The Colorado baker who refused to bake a cake for a gay wedding is paying a steep price for his action. Jack Phillips has received death threats centering around a case that the Supreme Court decided this week that it will hear.
Phillips told Fox News this week that he has received two death threats, been told he doesn't "deserve to live" and that "Christians should be thrown into the Roman Colosseum with lions."
Phillips says he regularly receives vulgar phone calls and emails. "The worst part is that I have to answer the phone so they're not threatening my wife or my daughter when they pick it up," Phillips told Fox News, "they don't wait to see who's on the phone. You pick up the phone, they're already talking."
In the meantime, evangelist Franklin Graham is standing up for the baker. Graham noted Phillips' harassment and lost business revenue on Facebook this week. "It can be costly to stand up for God's truth," Graham said citing 2 Timothy 3:12 which says "all who desire to live a godly life in Christ Jesus will be persecuted."
Kristen Waggoner, an attorney with Alliance Defending Freedom, is representing Phillips and says his case represents a growing marginalization of Christians in the U.S., calling it "polite persecution." She told Fox News "it's forcing someone to choose between their faith and making a living and supporting their family in their vocation."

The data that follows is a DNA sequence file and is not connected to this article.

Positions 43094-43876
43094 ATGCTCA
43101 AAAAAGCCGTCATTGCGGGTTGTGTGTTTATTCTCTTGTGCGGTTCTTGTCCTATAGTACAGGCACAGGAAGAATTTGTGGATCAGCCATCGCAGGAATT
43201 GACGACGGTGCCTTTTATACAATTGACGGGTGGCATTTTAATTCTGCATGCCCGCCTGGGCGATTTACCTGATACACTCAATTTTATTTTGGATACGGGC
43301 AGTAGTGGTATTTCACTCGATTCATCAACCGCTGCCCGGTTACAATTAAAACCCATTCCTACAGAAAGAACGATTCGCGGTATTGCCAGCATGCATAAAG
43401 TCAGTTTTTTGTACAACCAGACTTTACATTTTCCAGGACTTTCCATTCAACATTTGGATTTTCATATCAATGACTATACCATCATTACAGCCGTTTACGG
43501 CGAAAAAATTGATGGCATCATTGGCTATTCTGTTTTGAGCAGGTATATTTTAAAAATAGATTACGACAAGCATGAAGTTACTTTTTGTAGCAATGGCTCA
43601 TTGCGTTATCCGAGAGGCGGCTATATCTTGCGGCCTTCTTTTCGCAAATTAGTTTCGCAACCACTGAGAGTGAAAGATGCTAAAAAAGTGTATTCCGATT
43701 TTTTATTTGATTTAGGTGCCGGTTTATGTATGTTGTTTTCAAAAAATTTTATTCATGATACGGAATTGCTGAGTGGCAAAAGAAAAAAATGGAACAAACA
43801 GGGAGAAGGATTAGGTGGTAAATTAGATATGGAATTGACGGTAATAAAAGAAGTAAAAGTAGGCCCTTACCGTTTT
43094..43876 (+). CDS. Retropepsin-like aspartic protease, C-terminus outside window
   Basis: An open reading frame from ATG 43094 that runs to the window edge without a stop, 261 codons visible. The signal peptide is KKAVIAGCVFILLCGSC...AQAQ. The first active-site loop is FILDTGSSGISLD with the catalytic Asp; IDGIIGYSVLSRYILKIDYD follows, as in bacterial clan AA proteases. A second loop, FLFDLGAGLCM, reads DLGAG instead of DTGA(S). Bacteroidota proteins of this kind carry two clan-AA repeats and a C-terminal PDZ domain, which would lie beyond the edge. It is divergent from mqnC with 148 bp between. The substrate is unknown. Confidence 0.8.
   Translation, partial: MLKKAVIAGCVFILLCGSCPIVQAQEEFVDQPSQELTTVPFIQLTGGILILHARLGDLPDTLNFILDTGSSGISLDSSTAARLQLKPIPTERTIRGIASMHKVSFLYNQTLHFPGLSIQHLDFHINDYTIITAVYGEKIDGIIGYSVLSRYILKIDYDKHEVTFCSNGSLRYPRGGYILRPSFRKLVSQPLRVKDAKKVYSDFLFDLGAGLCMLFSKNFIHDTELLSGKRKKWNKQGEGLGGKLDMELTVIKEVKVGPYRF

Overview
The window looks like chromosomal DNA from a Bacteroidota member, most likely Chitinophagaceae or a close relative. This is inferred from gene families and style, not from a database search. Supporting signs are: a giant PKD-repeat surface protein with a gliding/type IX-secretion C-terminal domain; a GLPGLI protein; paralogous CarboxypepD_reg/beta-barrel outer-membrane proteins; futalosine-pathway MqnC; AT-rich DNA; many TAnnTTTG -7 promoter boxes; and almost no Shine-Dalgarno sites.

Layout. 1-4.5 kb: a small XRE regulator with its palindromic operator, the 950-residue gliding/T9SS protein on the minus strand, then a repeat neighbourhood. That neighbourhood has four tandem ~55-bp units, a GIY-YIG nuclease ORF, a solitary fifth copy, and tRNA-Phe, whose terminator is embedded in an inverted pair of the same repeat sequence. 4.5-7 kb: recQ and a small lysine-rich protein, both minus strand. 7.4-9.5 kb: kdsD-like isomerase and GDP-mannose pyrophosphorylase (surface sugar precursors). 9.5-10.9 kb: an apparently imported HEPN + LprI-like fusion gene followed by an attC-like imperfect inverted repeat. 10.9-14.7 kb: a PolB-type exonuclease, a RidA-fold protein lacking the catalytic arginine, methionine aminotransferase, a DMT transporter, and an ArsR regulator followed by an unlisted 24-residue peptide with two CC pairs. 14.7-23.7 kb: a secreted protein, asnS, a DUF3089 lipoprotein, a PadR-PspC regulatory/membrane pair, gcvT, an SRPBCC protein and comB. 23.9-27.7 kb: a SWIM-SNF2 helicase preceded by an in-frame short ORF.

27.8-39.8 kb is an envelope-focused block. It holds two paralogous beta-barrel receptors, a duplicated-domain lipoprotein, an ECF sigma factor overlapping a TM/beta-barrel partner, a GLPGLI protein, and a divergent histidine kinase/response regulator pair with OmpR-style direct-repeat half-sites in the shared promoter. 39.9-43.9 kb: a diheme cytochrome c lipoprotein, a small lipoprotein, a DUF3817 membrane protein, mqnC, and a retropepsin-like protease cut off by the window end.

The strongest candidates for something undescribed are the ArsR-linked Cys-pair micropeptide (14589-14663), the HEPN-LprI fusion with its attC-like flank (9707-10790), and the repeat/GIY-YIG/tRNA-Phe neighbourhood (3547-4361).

The high court will hear oral arguments in the case this fall.
The case centers over an incident in the summer of 2012. Phillips told CBN News that he approached two men in his bakery who were looking at wedding books. He said they told him "we're here to talk about wedding cakes and it's for our wedding." He said "I apologized and said 'I don't do cakes for same-sex wedding.'"
Phillips said the men said "what?" and he explained "I'll sell you birthday cakes, shower cakes, cookies, brownies, anything else. I just don't do cakes for same-sex weddings."
The American Civil Liberties Union filed a complaint against Phillips and his Masterpiece Cakeshop, alleging violation of Colorado's public accommodation law.
Gay rights advocates say that Phillips discriminated against the two men. Religious liberty advocates say that vendors like Phillips must be allowed to enjoy freedom of speech, conscience and religion.
Dr. Ryan Anderson, the William E. Simon Senior Research Fellow in American Principles and Public Policy at the Heritage Foundation, says that pressure from LGBT activists and anti-discrimination laws are forcing the number of conservative wedding vendors to dwindle.
"Part of the problem," he wrote this week, "is that liberals are simply calling anything they disagree with 'discrimination.'"